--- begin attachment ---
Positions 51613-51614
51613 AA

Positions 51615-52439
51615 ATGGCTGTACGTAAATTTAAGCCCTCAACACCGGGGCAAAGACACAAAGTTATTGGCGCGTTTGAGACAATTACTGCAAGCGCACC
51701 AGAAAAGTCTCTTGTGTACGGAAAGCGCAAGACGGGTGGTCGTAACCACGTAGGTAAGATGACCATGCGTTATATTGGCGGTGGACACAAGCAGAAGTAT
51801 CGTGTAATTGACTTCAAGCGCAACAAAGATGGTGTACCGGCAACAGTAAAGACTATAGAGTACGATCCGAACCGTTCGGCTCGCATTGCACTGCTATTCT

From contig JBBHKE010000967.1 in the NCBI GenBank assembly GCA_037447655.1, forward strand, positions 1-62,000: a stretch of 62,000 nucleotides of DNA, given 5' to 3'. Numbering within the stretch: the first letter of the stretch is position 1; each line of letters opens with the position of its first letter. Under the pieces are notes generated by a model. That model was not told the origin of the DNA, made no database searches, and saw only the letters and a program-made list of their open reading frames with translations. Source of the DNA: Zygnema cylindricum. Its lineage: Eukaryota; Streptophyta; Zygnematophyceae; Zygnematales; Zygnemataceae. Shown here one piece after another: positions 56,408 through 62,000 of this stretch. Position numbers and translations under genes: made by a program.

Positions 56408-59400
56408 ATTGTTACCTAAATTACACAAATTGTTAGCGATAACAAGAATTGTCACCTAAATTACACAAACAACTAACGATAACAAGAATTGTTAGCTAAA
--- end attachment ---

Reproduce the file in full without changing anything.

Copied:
Positions 51613-51614
51613 AA

Positions 51615-52439
51615 ATGGCTGTACGTAAATTTAAGCCCTCAACACCGGGGCAAAGACACAAAGTTATTGGCGCGTTTGAGACAATTACTGCAAGCGCACC
51701 AGAAAAGTCTCTTGTGTACGGAAAGCGCAAGACGGGTGGTCGTAACCACGTAGGTAAGATGACCATGCGTTATATTGGCGGTGGACACAAGCAGAAGTAT
51801 CGTGTAATTGACTTCAAGCGCAACAAAGATGGTGTACCGGCAACAGTAAAGACTATAGAGTACGATCCGAACCGTTCGGCTCGCATTGCACTGCTATTCT

From contig JBBHKE010000967.1 in the NCBI GenBank assembly GCA_037447655.1, forward strand, positions 1-62,000: a stretch of 62,000 nucleotides of DNA, given 5' to 3'. Numbering within the stretch: the first letter of the stretch is position 1; each line of letters opens with the position of its first letter. Under the pieces are notes generated by a model. That model was not told the origin of the DNA, made no database searches, and saw only the letters and a program-made list of their open reading frames with translations. Source of the DNA: Zygnema cylindricum. Its lineage: Eukaryota; Streptophyta; Zygnematophyceae; Zygnematales; Zygnemataceae. Shown here one piece after another: positions 56,408 through 62,000 of this stretch. Position numbers and translations under genes: made by a program.

Positions 56408-59400
56408 ATTGTTACCTAAATTACACAAATTGTTAGCGATAACAAGAATTGTCACCTAAATTACACAAACAACTAACGATAACAAGAATTGTTAGCTAAA